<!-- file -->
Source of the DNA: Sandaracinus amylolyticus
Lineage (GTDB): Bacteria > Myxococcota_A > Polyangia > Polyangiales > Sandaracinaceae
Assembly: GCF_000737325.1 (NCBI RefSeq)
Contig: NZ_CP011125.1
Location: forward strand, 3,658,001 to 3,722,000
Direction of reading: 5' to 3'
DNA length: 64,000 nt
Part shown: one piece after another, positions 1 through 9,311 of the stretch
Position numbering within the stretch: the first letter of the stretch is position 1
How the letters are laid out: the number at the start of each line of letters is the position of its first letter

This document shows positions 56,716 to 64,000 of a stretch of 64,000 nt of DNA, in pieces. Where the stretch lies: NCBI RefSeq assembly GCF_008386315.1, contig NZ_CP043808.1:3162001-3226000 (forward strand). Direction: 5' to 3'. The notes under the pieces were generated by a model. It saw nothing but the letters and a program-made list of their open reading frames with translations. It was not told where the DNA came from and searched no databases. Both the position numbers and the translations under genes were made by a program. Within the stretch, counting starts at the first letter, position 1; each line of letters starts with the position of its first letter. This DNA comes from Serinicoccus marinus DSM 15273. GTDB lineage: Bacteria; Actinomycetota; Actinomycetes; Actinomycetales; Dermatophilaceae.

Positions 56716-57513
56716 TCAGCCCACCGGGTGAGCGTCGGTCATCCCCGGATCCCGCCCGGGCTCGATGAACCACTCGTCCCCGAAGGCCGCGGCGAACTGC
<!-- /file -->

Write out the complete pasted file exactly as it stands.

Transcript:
Source of the DNA: Sandaracinus amylolyticus
Lineage (GTDB): Bacteria > Myxococcota_A > Polyangia > Polyangiales > Sandaracinaceae
Assembly: GCF_000737325.1 (NCBI RefSeq)
Contig: NZ_CP011125.1
Location: forward strand, 3,658,001 to 3,722,000
Direction of reading: 5' to 3'
DNA length: 64,000 nt
Part shown: one piece after another, positions 1 through 9,311 of the stretch
Position numbering within the stretch: the first letter of the stretch is position 1
How the letters are laid out: the number at the start of each line of letters is the position of its first letter

This document shows positions 56,716 to 64,000 of a stretch of 64,000 nt of DNA, in pieces. Where the stretch lies: NCBI RefSeq assembly GCF_008386315.1, contig NZ_CP043808.1:3162001-3226000 (forward strand). Direction: 5' to 3'. The notes under the pieces were generated by a model. It saw nothing but the letters and a program-made list of their open reading frames with translations. It was not told where the DNA came from and searched no databases. Both the position numbers and the translations under genes were made by a program. Within the stretch, counting starts at the first letter, position 1; each line of letters starts with the position of its first letter. This DNA comes from Serinicoccus marinus DSM 15273. GTDB lineage: Bacteria; Actinomycetota; Actinomycetes; Actinomycetales; Dermatophilaceae.

Positions 56716-57513
56716 TCAGCCCACCGGGTGAGCGTCGGTCATCCCCGGATCCCGCCCGGGCTCGATGAACCACTCGTCCCCGAAGGCCGCGGCGAACTGC